Susan Roesgen interviews National Geographic Traveler
editor-in-chief Keith Bellows about French Polynesia. Underwater
photographer David Doubilet joins the discussion and shares his
insights on making images in the coral-lagoon
Susan: National Geographic Traveler magazine is preparing an article that will take readers to French Polynesia, into a coral-rimmed lagoon. Editor Keith Bellows tells us about it and National Geographic photographer David Doubilet is here to share his images.
Guys, I would think that is the kind of place that you would lie in bed at night dreaming about.
Keith: Clearly this is classic paradise. French Polynesiathe island's name is Rangiroais about as good as it gets.
Susan: You go to some wonderful places in your magazine, but why this place, why now?
Keith: This has been in the works for quite some time; it really embodies a bunch of different stories.
The French government has essentially subsidized French Polynesia, and they are talking about pulling out in the middle of this decade. If that happens, if suddenly all of this money goes out of the system, they are going to have to replace it somehow, and they will probably do it by attracting more tourists.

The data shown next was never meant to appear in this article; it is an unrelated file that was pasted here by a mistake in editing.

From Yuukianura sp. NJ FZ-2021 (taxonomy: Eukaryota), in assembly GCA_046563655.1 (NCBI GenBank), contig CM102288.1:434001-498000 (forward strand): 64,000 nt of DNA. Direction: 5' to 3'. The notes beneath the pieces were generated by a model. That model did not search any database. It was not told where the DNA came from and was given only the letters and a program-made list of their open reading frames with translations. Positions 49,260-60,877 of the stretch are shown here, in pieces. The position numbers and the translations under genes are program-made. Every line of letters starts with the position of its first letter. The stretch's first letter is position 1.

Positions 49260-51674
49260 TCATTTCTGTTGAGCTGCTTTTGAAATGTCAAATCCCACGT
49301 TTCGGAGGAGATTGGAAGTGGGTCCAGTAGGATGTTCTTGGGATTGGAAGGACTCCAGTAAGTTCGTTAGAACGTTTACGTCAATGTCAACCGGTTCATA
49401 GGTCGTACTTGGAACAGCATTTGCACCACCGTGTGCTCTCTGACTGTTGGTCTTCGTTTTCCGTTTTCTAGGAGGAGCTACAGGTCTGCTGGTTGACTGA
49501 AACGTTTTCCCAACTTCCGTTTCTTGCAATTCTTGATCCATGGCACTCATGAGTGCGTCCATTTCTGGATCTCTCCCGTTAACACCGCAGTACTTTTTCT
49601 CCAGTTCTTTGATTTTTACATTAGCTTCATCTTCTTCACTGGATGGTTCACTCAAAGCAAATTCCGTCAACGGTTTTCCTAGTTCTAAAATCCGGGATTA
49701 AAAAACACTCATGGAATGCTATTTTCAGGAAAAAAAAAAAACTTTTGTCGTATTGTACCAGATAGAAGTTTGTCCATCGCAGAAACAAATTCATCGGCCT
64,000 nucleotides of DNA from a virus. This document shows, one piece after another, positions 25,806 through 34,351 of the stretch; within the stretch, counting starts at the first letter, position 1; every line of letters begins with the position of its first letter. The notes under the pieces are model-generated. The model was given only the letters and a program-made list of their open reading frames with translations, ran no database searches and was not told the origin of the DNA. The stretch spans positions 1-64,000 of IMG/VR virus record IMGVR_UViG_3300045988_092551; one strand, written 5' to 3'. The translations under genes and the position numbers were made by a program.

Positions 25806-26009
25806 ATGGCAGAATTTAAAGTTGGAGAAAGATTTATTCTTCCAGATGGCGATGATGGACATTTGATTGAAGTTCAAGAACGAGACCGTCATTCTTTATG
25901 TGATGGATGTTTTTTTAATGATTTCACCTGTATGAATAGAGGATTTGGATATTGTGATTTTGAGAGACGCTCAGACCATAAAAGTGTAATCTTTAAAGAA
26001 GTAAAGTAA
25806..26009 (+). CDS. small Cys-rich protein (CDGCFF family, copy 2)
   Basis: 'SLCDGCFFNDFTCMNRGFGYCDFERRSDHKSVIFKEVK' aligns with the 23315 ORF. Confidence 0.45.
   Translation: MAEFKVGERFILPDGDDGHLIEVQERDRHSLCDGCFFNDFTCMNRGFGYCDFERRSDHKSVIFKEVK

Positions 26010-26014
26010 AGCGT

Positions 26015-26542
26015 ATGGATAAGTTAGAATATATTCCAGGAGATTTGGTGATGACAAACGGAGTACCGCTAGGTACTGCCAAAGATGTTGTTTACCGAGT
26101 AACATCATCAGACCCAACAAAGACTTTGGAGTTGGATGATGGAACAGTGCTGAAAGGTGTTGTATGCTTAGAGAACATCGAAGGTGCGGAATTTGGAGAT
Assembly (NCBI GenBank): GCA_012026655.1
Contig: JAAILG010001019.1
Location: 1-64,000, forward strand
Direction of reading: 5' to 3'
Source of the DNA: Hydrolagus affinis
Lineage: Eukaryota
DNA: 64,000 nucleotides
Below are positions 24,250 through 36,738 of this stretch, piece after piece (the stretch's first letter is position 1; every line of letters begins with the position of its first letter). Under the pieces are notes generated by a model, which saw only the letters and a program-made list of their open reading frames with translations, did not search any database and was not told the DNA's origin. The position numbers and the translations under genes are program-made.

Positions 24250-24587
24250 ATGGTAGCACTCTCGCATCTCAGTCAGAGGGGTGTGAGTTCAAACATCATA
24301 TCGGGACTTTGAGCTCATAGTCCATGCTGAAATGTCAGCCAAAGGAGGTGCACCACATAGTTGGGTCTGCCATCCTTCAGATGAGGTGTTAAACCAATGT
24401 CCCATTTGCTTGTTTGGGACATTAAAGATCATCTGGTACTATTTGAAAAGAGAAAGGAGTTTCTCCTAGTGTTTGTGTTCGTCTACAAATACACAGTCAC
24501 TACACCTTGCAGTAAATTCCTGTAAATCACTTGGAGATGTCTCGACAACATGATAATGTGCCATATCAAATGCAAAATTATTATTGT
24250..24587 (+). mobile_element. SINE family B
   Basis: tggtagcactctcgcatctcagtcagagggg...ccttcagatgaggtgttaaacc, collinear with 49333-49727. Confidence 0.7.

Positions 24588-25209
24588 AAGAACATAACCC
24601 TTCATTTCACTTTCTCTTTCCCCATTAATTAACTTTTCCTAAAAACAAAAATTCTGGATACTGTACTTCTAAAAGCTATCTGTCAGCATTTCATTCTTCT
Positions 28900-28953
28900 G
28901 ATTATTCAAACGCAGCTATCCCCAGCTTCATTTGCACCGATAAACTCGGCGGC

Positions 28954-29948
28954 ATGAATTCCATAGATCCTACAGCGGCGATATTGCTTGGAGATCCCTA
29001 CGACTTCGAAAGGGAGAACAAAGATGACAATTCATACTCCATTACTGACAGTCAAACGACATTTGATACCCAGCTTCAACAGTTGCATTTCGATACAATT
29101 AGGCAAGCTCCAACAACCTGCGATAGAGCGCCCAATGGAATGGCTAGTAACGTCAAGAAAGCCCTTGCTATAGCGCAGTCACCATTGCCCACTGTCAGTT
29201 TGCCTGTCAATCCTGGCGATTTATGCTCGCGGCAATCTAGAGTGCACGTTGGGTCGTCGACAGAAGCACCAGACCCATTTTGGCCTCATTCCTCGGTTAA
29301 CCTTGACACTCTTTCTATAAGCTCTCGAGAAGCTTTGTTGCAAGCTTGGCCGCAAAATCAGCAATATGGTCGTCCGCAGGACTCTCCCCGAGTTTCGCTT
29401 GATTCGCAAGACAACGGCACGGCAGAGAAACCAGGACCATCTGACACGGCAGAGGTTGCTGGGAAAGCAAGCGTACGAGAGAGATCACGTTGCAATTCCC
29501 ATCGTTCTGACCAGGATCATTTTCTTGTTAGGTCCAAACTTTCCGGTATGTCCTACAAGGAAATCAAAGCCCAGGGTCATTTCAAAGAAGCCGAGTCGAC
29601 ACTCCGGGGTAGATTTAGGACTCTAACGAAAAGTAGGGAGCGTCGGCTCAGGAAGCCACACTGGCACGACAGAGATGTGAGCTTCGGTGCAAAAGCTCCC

More tourists, when we are talking about this kind of fragility, really can create some problems. Rangiroa is not built for volume. This is a very, very special place and we're concerned about it.
Susan: The photographs here really make me want to go. Tell us about taking pictures there.
David: Imagine this giant atoll, and it really is huge, it is 20 miles (32 kilometers) across and 30 miles (48 kilometers) long.
It has to empty and fill maybe as much as four times a day. And when the pass fills, the blue Polynesian water pumps into the atoll. That's when it gets terribly exciting.
You can photograph gray reef sharks and you can ride the pass into the atoll. You can photograph silvertips, which is what we did.
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